Don't Mess with my Self-Service

If you want self-service for your entire enterprise, ensure the right level of control to avoid chaos.

So, let’s talk about self-service. Something we love to talk about at Qlik, and something our customers appreciate about our software. Nothing warms the heart of the IT and BI department more than users being able to create their own analytics – or does it?

Many of our customers implement a new BI platform in much the same way. Start out small – maybe a few apps in a single department, used by a handful of people. There’s no need for heavy handed security or controls because it’s just a few – few apps, few users, few data sources – take your pick. Users start learning how to get insights, create new apps, add new data sources, and share with more users. Then WHAM – you’ve got dozens of apps across hundreds of users. You’ve now entered “The Chaos Zone.”

Self-service is great, right up until it creates chaos. Users are changing apps that are the gold standard for the executives, users are using data sources that they wouldn’t normally access, and most importantly, users are seeing potentially sensitive information that should be kept private and secure. What can you do?

I sat down with two of our Qlik Consulting Services professionals, Anuwat Raviwongse and Kehinde Barkley, who have extensive experience in helping customers set up centers of excellence and governed self-service. They helped me understand what they are, how they work, and when to start.

Provide self-service #BI to users across the org by ensuring the right level of control:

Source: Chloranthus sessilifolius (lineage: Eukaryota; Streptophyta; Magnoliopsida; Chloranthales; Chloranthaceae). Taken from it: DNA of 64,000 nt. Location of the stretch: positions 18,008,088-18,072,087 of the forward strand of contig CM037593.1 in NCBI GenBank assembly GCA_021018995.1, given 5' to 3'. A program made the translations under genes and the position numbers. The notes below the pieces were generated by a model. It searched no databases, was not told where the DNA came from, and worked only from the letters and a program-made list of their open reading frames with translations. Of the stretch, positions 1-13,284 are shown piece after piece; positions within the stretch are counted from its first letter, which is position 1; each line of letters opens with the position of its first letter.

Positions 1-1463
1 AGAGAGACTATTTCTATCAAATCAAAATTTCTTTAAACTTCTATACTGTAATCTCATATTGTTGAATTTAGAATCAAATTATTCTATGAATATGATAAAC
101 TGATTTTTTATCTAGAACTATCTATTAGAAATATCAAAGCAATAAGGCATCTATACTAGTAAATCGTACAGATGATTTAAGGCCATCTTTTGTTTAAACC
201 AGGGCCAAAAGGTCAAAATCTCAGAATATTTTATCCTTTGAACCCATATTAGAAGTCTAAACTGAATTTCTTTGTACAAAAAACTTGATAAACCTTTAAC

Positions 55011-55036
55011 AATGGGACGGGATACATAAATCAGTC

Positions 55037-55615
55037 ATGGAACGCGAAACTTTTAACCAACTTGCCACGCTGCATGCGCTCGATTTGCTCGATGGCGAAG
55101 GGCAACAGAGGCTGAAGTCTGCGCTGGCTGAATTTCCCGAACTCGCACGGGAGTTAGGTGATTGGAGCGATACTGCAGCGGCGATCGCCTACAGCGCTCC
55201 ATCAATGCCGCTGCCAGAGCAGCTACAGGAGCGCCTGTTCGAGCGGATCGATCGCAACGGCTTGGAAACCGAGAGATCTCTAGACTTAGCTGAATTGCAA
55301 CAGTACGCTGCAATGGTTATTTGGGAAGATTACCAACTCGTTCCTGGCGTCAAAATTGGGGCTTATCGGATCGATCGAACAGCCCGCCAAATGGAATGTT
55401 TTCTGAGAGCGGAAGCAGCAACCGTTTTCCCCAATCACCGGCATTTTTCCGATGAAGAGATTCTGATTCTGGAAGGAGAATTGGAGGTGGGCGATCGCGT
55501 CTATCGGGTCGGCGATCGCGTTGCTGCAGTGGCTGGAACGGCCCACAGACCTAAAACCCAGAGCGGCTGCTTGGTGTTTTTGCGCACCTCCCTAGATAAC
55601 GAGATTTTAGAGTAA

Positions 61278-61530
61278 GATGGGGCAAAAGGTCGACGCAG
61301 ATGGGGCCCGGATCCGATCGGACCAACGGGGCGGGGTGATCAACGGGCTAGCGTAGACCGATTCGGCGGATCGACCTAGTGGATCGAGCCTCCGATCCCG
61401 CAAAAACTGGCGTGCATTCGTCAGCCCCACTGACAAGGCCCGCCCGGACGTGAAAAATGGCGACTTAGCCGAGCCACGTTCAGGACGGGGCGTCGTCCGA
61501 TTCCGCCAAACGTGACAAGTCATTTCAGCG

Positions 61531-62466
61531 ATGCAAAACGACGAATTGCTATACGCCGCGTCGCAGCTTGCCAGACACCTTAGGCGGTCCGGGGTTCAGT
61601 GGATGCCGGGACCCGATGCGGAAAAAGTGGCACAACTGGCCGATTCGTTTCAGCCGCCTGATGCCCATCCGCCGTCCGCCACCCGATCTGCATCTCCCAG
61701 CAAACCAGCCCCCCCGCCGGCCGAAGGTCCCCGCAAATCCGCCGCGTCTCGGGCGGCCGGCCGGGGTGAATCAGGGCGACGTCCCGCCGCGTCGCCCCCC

Let’s begin with a discussion around the Center Of Excellence (COE). Anuwat explained that whatever you call it, what he’s referring to is the setting up of rules, responsibilities, proper controls and processes to ensure a gold standard experience without inhibiting users from getting the most out of their BI platform. It’s defining the operating model that helps manage the balance between what responsibility the users are willing to take and what IT is willing to let go, versus what is better served by IT for all parties. It is also a set of rules that balance how much self-service is distributed versus what criteria-led activity should be centrally governed. Every organization is different, and in some companies, every department is different – which is why Anuwat first spends a great amount of time with the users to truly understand how much risk they are willing to accept. From this, he can identify and document what and where the controls are best governed that become the foundation of the customer’s COE strategy – broken down by business unit, by department, and by user type.

I was curious, given how many customers start out small, when does it make sense to start creating a COE? Anuwat shared that as soon as a customer starts to think about how to organize their BI apps into folders (or streams for you Qlik Sense people), that’s a good indication that it’s time. At this stage, a customer is deciding which users need which apps and how to manage access.

Alternatively, we also have had customers who were planning to deploy Qlik across their entire enterprise right from the start, so they proactively set up a COE from the beginning. This is especially helpful in those situations where Qlik is deployed across multiple departments simultaneously, each starting to develop apps for their own use cases. But, either way, most organizations are going to need to think through and define their own COE strategy at some stage in their BI platform lifecycle.

In Part 2, I will go into more details of what’s involved in the actual deployment of the COE that provides the governed self-service that everyone is aspiring for. In the meantime, if you want to learn more on how Qlik Consulting can help you develop a center of excellence strategy, visit

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